The rail sector has faced significant challenges, with disruption from storm damage, cost over-runs, curtailment on the GWR electrification programme and difficulty in attracting investment for new rail routes.

The good news is that the new electrification and signalling programmes have increased services throughout the South West along with new rolling stock and new rail lines receiving investment.  Progress on smart ticketing and rail company reform is ongoing with the Government due to respond to the Williams Review.

Resilience is still an issue, as it is with roads, given the limited number of main routes through the South West peninsula. A major accident or storm event could see many thousands of passengers stranded. 

In terms of decarbonisation, rail is a net contributor to net zero.

The impact of the Covid-19 virus cannot be understated; with rail franchises nationalised for at least six months, at least the railways are still operating…just!


Aviation is particularly challenged by the demands of the Covid-19 restrictions and the industry will require significant support to return to normal.

This is unlikely to be the ‘old’ normal and there is a question as to what the new normal will be.  It does present an opportunity for the regional airports to consider how they will serve the new aviation sector, while addressing changed travel demands and the needs of decarbonisation.

There will always be a need for aviation as a sector – the big question is how it will look ten years from now.


The road network in the South West can be divided into:

1.  The strategic highway routes under the management of Highways England.

The strategic road network has the benefit of a forward looking plan and funding although new investment is limited in the South West by comparison with many other parts of the country.  A challenge is the high number of visitors who holiday in the South West which causes problems on both the national and local networks.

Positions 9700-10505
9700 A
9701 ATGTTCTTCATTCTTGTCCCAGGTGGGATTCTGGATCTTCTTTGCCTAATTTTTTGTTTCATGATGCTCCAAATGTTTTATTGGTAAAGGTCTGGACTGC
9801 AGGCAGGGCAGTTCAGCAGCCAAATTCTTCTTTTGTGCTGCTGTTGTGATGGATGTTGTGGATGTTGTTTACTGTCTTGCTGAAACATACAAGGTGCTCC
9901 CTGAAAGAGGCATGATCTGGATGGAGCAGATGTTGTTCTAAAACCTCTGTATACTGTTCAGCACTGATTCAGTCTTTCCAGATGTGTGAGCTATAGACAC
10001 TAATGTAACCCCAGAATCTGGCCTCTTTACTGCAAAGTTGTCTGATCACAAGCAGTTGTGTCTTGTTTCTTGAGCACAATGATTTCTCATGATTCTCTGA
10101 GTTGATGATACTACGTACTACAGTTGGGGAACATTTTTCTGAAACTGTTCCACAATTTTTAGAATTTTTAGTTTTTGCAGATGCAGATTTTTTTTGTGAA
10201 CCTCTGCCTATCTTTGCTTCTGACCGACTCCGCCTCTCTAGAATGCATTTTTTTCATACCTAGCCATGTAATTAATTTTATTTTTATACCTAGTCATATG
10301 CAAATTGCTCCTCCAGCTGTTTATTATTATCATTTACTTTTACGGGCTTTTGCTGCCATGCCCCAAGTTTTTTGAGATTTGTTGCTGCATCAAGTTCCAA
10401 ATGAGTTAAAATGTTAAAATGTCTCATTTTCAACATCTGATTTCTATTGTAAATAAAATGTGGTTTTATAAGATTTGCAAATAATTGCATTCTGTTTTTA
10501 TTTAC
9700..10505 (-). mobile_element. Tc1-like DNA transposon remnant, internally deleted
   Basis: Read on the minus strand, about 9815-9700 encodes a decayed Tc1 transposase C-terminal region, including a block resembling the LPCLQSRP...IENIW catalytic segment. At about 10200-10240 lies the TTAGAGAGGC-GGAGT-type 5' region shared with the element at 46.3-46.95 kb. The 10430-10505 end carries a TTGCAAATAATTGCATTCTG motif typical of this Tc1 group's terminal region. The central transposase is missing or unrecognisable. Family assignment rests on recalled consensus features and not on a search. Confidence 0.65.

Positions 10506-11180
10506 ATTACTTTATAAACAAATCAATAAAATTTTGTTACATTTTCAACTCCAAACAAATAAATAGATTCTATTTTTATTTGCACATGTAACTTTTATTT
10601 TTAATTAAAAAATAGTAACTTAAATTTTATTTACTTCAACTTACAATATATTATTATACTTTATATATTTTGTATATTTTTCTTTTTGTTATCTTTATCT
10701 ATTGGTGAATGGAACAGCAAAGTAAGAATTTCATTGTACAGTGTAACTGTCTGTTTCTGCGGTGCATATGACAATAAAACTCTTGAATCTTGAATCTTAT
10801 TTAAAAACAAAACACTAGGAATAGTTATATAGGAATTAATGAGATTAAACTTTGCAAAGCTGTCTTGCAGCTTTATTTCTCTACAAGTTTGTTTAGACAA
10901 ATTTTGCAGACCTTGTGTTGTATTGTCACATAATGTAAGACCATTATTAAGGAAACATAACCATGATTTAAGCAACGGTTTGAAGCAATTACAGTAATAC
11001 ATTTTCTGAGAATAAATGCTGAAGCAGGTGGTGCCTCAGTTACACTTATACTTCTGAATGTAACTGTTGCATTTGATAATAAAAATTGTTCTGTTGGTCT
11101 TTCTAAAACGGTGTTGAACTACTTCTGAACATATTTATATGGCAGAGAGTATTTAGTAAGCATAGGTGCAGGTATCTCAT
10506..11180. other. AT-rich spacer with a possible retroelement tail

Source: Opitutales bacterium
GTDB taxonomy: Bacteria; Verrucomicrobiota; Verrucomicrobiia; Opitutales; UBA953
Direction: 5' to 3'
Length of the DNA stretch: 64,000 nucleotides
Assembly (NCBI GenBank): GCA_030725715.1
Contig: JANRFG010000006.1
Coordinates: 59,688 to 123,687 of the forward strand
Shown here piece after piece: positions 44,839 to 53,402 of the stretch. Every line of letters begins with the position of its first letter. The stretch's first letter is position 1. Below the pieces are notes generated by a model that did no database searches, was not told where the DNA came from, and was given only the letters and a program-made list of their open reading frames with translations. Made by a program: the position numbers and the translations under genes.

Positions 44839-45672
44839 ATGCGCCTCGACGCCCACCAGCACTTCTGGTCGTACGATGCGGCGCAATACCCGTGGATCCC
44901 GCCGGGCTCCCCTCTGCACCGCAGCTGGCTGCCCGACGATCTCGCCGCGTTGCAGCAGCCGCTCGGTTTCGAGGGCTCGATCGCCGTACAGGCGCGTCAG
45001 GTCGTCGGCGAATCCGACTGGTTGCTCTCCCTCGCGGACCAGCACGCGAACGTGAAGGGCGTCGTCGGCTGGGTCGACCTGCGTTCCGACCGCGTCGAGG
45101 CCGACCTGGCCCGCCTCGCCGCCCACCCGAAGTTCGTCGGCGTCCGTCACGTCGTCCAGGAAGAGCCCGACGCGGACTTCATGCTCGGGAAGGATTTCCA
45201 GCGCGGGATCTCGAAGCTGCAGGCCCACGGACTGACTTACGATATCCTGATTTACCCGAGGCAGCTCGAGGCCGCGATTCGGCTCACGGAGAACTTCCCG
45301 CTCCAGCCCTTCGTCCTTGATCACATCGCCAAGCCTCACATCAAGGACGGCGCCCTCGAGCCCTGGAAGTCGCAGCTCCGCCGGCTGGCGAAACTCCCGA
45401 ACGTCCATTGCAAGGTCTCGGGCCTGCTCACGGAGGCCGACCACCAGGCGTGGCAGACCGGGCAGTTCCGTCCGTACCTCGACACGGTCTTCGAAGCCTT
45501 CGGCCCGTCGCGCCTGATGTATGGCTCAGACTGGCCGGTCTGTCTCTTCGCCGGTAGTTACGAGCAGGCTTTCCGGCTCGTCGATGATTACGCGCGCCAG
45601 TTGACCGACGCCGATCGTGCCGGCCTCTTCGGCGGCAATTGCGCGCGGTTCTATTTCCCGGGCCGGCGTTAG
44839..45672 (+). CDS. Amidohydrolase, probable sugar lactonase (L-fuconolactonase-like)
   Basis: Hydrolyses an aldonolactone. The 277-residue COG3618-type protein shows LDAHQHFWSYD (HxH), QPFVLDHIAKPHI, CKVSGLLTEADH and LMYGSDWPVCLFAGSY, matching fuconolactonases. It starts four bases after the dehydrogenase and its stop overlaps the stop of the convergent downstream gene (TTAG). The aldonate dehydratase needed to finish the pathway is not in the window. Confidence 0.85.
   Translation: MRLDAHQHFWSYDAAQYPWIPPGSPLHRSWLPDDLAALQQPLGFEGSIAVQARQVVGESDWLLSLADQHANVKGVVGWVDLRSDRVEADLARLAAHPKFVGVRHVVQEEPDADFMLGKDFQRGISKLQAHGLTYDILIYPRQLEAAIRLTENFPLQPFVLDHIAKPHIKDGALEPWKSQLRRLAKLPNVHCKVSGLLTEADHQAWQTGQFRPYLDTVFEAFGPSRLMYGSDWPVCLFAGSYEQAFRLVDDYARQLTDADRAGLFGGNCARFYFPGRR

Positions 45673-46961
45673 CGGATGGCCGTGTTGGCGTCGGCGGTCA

2. Local roads under the management of the relevant local authorities.

The local road network has been underfunded for many years and increasingly wet and sometime cold winters has seen a significant increase in the number of potholes.

Strategically, the management of the South West’s highways networks is at a crossroads. Many years of underfunding on the local network, combined with the necessity to deliver net zero carbon emissions, demands a different approach to accommodate low carbon vehicles and continuity of connectivity in the more rural areas. 

Providing construction is allowed to continue under the Covid-19 restrictions, the lack of traffic on local roads could be an opportunity to efficiently achieve some of the maintenance backlog, reduce the economic impact and enable some construction workers to retain their jobs.


Shipping is vital to the UK’s economy with the Port of Dover being used to import a significant amount of the UK’s imports from the continent.

The Port of Bristol sees opportunity post Brexit as a strategic port serving the new trade deals with Canada, the US, Africa and Mid and South America. It is located close to major urban conurbation and can contribute to reducing carbon through reduced travel distances.

However, many ships are high carbon emitters and although the shipping sector is conscious of the need to convert their fleets to lower carbon fuel sources, there is a challenge as to how this can be achieved on a, by necessity, global basis.

Other ports in the South West are smaller, but see both opportunity, like Bristol, as hubs for offshore wind and other marine renewable construction as well as for more conventional freight services.